Families of 'radical Islamist' prisoners dispersed by police after demonstration outside Saudi Arabia's Human Rights Commission in Riyadh.
Saudi protest ban flouted as families call for release of relatives
RIYADH // Dozens of protesters in Riyadh yesterday called for the release or immediate trial of jailed Islamist relatives, witnesses said.
About 40 people, including five women, demonstrated outside Saudi Arabia's Human Rights Commission before being dispersed by police. No violence was reported.
The protesters were relatives of "radical Islamist" prisoners, some of whom are held without charge, human-rights activists said.
Riyadh warned in October that it would deal "firmly" with demonstrations, which are banned in the kingdom, after several people demonstrating were arrested in September outside a prison north of the capital.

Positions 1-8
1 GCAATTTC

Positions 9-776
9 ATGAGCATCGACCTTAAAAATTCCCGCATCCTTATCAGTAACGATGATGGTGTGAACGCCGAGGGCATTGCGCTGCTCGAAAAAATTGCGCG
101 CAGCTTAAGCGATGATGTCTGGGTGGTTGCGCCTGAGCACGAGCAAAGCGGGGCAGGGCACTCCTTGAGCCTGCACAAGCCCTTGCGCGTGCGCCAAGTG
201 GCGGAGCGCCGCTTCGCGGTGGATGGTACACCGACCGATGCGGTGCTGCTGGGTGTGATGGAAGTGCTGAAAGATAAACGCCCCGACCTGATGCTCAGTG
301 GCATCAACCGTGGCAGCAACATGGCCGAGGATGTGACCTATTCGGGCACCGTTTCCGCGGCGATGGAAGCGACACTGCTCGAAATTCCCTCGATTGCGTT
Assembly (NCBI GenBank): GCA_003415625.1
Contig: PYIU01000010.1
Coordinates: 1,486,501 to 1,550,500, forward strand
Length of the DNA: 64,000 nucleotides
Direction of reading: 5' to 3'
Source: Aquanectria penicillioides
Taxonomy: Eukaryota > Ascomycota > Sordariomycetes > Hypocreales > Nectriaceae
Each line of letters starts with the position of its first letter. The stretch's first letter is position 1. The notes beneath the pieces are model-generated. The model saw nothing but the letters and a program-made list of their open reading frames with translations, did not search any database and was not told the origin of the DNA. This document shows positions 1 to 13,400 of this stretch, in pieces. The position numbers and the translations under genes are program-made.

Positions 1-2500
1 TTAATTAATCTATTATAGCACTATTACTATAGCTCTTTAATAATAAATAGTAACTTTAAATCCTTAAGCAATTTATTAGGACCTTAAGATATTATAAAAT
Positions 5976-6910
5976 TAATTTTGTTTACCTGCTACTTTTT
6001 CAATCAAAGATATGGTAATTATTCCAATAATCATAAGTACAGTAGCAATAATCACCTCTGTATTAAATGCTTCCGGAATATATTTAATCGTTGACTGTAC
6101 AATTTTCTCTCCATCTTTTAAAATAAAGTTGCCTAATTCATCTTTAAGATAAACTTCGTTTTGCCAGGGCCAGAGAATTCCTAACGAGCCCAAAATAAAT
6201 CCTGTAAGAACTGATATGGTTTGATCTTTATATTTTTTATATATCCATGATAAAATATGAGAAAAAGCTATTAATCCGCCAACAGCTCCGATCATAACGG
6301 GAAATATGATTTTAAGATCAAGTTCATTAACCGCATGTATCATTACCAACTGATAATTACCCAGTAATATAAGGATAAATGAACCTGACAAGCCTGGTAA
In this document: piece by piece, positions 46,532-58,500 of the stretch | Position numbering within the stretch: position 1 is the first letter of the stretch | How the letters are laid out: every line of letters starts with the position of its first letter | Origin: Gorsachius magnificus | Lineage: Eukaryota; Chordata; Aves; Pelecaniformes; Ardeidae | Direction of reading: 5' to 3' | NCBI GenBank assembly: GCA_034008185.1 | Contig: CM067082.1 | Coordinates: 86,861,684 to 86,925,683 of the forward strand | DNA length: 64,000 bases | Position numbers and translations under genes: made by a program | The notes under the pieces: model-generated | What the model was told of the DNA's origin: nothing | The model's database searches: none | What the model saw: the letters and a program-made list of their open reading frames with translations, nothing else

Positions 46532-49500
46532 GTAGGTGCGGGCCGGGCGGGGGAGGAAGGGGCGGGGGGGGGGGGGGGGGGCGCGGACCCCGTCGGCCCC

Amnesty International, the human-rights group, had slammed the warning and urged the authorities to "withdraw their threat".
The protesters in September held banners with slogans that read "Release innocent detainees" and "Release Heila Al Qsayer", the first woman to be arrested in the kingdom for involvement in Al Qaeda-linked violence. Al Qsayer was sentenced last year to 15 years in jail, to be followed by a 15-year travel ban.
A wave of Al Qaeda attacks in the kingdom between 2003 and 2006 prompted the authorities to launch an operation against the militant group.
An independent Saudi rights organisation says there are some 30,000 political prisoners in the kingdom, a charge Riyadh denies, saying there are none.